I don't give a damn about the blogging zeitgeist. I have loved this space as a little art gallery, as a place to try things, as a small space to speak. I think I still do love it. I'm sure I still love it, but something is getting in the way.
Is it that the many ways to enter this space--visual, textual--crowd its entrance?
Is it that life itself seems thick with sadnesses, potential and real?
Is it that the marker of my work life, the semester, is at its most crushing point?
Oh, let's focus on the semester. By all means, the semester, with its thicket of grading, its consultations, its many indicators that my optimism may be unwarranted, that I am not, as it were, succeeding in aiding my students toward their achievement of the course outcomes? Is it that school life is filled not with nouns but nominalizations? Is it that the semester's weather has finally settled into its wintry trajectory?
I want and do not want to talk about the many deaths that seem to be accompanying me along my path. They're not my deaths--am I even allowed to talk about them as if they were my own story? The walk alongside a loved one, if briefly, in the valley of the shadow, as it is said--not my story. My own age pressing on me--this is my story, but it is not delightful.
I know I have delightful stories to tell. I live them almost every day. I'm sure I have small amusing anecdotes to tell about the inventive definitions my students are concocting for syntactical terms. Pictures to post. Things to celebrate. I have them. They spill out of my handbag whenever I go looking for my lipstick, and fall out of my pockets with the small change, and trail behind me, an invisible vapor, when I walk from here to there.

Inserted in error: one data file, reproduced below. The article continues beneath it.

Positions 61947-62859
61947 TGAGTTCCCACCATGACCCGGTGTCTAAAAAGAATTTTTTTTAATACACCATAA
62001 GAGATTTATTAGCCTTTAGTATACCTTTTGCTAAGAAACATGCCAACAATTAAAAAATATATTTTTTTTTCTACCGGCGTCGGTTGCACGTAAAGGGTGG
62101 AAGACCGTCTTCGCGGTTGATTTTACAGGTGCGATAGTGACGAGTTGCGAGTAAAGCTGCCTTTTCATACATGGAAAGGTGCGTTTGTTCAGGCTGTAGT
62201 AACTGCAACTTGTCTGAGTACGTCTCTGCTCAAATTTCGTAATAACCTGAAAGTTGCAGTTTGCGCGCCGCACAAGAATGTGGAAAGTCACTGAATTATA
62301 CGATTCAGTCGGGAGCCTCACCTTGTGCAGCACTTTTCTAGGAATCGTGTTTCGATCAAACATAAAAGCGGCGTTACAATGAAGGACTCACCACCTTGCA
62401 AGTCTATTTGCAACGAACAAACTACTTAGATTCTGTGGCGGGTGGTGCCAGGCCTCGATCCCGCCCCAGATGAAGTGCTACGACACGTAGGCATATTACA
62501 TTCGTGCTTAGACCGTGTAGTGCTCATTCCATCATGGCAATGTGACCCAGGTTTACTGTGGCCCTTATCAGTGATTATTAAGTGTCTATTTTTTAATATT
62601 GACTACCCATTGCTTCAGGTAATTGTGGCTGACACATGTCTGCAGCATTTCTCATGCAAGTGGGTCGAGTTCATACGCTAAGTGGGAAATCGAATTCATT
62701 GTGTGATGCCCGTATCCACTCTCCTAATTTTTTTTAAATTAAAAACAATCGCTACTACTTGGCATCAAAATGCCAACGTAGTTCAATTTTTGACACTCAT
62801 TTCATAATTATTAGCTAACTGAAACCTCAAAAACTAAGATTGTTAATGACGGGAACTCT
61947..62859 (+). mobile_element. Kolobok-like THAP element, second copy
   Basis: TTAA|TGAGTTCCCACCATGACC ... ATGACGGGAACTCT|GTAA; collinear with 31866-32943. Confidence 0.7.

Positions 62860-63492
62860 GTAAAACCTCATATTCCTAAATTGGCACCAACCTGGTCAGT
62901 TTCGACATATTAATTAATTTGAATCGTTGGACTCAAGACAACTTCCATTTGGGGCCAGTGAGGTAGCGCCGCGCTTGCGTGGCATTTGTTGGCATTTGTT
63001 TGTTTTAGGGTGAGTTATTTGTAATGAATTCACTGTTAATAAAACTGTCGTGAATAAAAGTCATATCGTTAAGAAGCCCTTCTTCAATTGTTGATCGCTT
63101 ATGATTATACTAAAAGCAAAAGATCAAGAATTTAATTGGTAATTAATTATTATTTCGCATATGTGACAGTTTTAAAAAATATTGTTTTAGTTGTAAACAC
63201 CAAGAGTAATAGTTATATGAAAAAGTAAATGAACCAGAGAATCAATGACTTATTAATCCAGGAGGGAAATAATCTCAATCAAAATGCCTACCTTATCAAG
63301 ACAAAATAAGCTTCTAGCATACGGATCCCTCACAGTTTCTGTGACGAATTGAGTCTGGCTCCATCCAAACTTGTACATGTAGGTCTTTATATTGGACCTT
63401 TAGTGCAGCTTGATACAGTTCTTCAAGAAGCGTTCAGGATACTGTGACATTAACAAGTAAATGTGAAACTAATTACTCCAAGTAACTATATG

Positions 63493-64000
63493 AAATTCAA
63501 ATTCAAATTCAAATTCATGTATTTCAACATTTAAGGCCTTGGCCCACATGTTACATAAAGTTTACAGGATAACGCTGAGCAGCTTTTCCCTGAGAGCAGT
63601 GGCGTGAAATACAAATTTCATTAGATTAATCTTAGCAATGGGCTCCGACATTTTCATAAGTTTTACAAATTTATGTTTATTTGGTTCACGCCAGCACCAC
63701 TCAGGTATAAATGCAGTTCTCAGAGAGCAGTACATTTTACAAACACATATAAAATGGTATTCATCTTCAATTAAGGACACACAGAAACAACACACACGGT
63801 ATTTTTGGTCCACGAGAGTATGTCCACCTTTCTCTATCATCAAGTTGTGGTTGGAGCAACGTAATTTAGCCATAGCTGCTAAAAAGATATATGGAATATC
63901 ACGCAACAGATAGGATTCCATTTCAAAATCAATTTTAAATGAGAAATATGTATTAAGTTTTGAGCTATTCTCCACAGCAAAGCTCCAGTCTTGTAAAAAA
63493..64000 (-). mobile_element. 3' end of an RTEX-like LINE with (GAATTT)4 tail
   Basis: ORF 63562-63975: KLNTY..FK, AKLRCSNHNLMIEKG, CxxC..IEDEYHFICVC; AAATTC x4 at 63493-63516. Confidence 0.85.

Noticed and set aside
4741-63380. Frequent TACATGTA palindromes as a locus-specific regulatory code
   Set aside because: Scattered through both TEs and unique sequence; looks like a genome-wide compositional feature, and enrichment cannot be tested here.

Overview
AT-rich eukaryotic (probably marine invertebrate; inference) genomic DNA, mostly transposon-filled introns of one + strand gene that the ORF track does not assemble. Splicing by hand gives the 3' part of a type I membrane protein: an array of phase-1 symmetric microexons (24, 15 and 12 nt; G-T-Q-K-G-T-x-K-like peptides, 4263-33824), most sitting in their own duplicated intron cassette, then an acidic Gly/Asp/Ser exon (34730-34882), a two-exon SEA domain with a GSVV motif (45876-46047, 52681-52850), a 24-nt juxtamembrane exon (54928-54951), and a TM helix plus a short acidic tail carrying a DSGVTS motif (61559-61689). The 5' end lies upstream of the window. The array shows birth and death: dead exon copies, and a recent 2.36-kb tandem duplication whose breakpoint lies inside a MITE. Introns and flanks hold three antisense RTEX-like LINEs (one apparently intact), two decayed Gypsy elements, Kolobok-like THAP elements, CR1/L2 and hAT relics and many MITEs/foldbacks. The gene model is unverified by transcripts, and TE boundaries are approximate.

I feel like I just had to say this: it has been a long year with much grief, some of which feels very close to me and which I don't have the blog-language to talk about. Maybe I can say it in poems, but only maybe; and if I don't say it here, anything else I do say would feel dishonest to me. So tomorrow, I hope to be able to set this all to the side, at least for the moment, having acknowledged it, and get on with the business of joy, which business I want to choose every day if I can.
Good job articulating the inarticulable.
(Making up words like its my job.
At least one can count on despair. But joy? Well, joy's tricky. I'm counting on you to figure it out though, F.ReplyDelete
P.S. Amusing anecdotes? Yes, please.ReplyDelete
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Yes. This is true.ReplyDelete
I agree with Amelia -- good job articulating the inarticulable.ReplyDelete
I think your blog lasts(has lasted, will last) because you bring delight into everything you tell. Even your moans and groans are full of light. That, and your clarity, which I treasure.ReplyDelete